Journal of Official Statistics, Vol.12, No.1, 1996. pp. 6383

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Contact-Level Influences on Cooperation in Face-to-Face Surveys

Many postsurvey adjustment procedures for unit nonresponse in surveys are based on implicit models of survey participation, attempting to estimate the response propensity of sample persons. The statistical properties of adjusted survey estimates depend on the specification of such models. To motivate such specification, a theory of face-to-face survey participation is reviewed and empirical analyses presented for one level of influences on response propensity: those influences on the decision to participate that arise during the interaction between a survey interviewer and a householder. The data suggest that traditional socio-demographic correlates of survey response rates do not predict well the outcome of individual contacts between interviewers and householders, except for the first contact. Observable behaviors of the householders, documented by interviewers after the interaction, however, are informative about the likely behavior in future contacts and about the final disposition of the sample case. Interviewers who change the content of their interactions with householders, over successive contacts, tend to achieve somewhat higher cooperation rates.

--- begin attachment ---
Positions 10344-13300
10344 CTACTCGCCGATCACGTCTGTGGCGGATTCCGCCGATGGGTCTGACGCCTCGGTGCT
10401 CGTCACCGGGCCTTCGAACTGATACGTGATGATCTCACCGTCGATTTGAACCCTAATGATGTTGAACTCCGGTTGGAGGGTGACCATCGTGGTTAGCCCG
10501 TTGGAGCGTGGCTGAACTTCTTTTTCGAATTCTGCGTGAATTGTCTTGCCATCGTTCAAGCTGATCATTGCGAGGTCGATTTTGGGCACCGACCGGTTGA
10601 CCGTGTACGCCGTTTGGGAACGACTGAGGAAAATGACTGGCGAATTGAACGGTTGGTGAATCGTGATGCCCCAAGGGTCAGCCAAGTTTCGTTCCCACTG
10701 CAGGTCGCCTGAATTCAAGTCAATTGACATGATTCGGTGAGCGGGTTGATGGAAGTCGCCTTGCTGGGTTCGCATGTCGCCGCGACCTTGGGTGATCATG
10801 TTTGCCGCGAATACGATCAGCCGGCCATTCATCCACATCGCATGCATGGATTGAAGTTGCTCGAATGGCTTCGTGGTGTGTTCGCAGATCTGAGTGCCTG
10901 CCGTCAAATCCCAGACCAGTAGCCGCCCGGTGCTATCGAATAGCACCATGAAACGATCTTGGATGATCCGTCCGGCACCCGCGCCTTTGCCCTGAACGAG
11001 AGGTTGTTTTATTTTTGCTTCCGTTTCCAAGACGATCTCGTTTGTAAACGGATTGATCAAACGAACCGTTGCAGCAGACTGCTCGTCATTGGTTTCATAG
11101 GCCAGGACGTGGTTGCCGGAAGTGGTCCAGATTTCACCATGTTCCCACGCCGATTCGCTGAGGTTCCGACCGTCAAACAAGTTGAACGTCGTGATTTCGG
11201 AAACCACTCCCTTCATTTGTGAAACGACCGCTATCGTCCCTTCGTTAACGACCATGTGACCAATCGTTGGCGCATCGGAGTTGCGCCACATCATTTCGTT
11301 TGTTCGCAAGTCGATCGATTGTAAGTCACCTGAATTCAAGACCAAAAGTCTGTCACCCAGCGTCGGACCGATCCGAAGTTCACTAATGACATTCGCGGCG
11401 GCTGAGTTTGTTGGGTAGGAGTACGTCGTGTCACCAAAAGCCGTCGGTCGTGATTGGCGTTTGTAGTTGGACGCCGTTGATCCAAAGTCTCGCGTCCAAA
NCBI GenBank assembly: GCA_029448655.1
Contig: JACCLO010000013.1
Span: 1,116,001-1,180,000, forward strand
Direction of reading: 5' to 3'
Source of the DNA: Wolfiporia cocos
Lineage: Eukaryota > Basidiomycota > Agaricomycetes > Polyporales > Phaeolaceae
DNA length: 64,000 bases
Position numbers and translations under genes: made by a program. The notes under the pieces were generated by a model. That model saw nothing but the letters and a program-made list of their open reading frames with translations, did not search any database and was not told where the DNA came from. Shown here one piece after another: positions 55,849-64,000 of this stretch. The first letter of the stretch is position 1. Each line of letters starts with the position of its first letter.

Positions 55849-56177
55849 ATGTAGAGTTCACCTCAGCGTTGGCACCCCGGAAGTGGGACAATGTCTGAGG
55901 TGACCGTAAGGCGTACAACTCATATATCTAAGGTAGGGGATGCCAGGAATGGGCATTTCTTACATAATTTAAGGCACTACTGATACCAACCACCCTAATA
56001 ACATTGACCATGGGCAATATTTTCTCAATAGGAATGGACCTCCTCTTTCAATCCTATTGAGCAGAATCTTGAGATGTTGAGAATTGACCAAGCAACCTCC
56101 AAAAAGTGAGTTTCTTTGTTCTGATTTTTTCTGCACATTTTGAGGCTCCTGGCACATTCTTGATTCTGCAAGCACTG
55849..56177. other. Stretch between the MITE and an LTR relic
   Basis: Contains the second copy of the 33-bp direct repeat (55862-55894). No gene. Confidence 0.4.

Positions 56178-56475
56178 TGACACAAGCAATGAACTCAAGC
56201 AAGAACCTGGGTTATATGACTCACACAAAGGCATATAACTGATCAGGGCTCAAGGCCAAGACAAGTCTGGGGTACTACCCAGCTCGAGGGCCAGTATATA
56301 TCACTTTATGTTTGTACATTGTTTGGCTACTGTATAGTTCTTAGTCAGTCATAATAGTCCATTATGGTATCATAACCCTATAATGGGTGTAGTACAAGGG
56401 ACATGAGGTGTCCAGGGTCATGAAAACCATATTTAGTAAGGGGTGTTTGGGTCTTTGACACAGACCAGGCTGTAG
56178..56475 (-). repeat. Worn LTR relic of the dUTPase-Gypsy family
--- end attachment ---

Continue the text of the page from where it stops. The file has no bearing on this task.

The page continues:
Survey nonresponse; response propensity models; householder-interviewer interaction.

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